“Who are the next generation of artists in China?” This is the question the Ullens Center for Contemporary Art’s (UCCA) second anniversary exhibition “Breaking Forecast” aims to answer. But in attempting to establish a contemporary history, the show raises an equally important question: Who is qualified to name a generation?
Eight artists are named as the “key figures” of the new generation, and are used to preview the latest and future trends coming out of China. It is confusing to many long-term observers because these artists aren’t exactly new, and some aren’t even considered young by local standards. (Qiu Zhijie, for example, has been active since the early 1990s and already enjoys an established reputation as artist, critic, curator and educator.) Wondering then who identified the trends here as “emerging,” it seems less as if curatorial duo JeÅLro^me Sans and Guo Xiaoyan did not reach value-based decisions through thoughtful deliberation, but more as though a handful of Chinese galleries influential in the international art circuit exerted their considerable clout. (Widespread rumors of early requests to these galleries for production fee support only add to this feeling.) In this sense, UCCA’s role—perhaps not entirely inconsistent with Sans’s vision—is more that of an art aggregator, and this show a highlight reel of recent works intended for a broader audience than usual.
From this prognosis, what conclusions might we draw about the “new generation?” For starters, Chinese artists have a wry sense of humor and an affinity for the ready-made. They completely reject painting as an act of self-expression and shirk personal narratives (with Cao Fei’s Second Life project as an exception) in favor of clever or socially provocative acts that challenge social mores. They aren’t apolitical but might be despondent, and although a subtler vocabulary of “Chinese characteristics” has emerged, the choice to identify with cultural background is clearly optional: Xu Zhen (now working under the pseudonym “MadeIn”) recently mocked the very idea of stereotyping cultural identities by staging a fictional “group show” of Middle Eastern artists full of the same clicheÅLs that marked the “China shows” of an earlier era. All in all, art from China looks globally astute yet emotionally detached.At its best it inspires new ways of seeing; at its worst, it manufactures elaborate spectacles.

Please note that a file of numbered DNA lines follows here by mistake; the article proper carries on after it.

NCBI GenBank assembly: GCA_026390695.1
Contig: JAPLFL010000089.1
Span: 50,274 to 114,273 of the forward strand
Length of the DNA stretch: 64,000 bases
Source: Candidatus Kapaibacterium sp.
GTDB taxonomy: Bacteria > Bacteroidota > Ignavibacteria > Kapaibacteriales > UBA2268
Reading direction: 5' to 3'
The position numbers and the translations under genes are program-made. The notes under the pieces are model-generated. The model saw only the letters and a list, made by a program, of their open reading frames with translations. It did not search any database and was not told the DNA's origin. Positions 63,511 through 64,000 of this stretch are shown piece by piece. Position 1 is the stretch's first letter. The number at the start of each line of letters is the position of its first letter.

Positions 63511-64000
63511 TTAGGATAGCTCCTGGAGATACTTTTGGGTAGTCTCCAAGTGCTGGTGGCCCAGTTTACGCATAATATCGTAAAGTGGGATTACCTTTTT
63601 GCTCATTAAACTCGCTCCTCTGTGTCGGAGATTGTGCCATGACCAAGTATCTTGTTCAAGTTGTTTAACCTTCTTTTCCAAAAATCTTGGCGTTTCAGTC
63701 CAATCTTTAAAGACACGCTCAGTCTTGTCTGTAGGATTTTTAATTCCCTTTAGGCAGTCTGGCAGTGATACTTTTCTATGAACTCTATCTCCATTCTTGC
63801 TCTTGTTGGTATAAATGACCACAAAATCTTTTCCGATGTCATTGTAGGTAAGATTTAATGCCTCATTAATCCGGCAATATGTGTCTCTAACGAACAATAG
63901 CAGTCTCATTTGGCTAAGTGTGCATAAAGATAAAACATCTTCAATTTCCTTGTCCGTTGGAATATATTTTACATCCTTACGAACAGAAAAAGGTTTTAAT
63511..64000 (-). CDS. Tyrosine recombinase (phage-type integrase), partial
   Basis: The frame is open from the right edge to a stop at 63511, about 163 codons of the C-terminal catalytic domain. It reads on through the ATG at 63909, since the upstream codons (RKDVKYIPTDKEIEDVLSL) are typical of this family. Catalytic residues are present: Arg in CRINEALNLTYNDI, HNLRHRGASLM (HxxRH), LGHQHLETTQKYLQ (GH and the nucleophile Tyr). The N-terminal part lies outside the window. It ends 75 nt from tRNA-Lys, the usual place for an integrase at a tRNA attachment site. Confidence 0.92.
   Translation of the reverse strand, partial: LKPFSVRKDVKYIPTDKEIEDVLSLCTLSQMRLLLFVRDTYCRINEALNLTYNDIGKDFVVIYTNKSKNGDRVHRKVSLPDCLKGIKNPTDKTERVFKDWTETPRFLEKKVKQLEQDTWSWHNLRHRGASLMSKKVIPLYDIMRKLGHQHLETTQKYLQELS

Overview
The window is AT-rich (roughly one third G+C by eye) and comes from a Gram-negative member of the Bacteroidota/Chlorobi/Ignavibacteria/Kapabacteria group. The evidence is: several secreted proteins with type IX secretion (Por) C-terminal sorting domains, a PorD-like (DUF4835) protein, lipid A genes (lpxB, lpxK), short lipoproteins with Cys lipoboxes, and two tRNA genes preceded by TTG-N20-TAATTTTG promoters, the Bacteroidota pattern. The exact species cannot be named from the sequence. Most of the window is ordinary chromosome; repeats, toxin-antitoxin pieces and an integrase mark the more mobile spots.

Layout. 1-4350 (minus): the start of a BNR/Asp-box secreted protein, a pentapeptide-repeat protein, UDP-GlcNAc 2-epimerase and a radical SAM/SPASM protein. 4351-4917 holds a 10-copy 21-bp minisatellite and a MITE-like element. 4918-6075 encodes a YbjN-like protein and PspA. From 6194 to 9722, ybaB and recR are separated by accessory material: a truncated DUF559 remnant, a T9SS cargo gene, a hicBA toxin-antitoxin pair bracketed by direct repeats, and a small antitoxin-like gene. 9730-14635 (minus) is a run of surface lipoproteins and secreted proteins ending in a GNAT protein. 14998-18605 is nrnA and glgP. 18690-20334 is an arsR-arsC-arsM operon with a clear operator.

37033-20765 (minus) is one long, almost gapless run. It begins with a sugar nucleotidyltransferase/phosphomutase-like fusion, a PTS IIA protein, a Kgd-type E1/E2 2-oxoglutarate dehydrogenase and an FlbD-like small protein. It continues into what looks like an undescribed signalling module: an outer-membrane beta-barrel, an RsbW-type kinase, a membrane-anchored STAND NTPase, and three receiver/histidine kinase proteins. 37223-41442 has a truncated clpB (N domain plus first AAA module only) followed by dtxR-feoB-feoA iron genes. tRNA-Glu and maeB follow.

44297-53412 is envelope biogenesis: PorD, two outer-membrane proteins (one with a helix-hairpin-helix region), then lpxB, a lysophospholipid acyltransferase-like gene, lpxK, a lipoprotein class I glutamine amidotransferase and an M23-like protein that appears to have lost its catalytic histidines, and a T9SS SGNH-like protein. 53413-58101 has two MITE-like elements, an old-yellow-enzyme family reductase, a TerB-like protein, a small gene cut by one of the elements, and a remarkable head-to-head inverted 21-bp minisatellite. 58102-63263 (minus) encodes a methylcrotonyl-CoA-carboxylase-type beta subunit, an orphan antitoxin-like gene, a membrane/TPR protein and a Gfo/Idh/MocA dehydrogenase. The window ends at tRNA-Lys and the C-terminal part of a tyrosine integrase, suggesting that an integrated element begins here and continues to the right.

In the exhibition entrance, Sun Yuan and Peng Yu’s stunning A Moment of Clarity (2009) is the materialization of an idea. At the far end of the nave, a contraption emits a large smoke ring that silently careens down the blackened corridor only to be destroyed by a timed whiskbroom turning on a motorized spring. The broom reaches like a hand into the air and dissipates the ring before it has time to degenerate of its own accord. This work’s beauty and success lie in its raw form, its coarse simplicity and the metaphorical possibilities it allows the viewer.
In an adjacent room Chu Yun’s Constellation (2006/2009) is an utterly dark space buzzing with a low, electrified hum. Inside, red, blue and green lights blinking at different rhythms give the sensation of a space with indefinite dimensions, an effect created by midsized kitchen and office appliances arranged over tables of various heights. It is at once a sculpture in its own right and a recreation of a crowded living space inspired by the artist’s time in Shenzhen. Devoid of politics, culturally universal and pregnant with possibilities, both these works are straightforward, presenting the audience with formulas to decipher.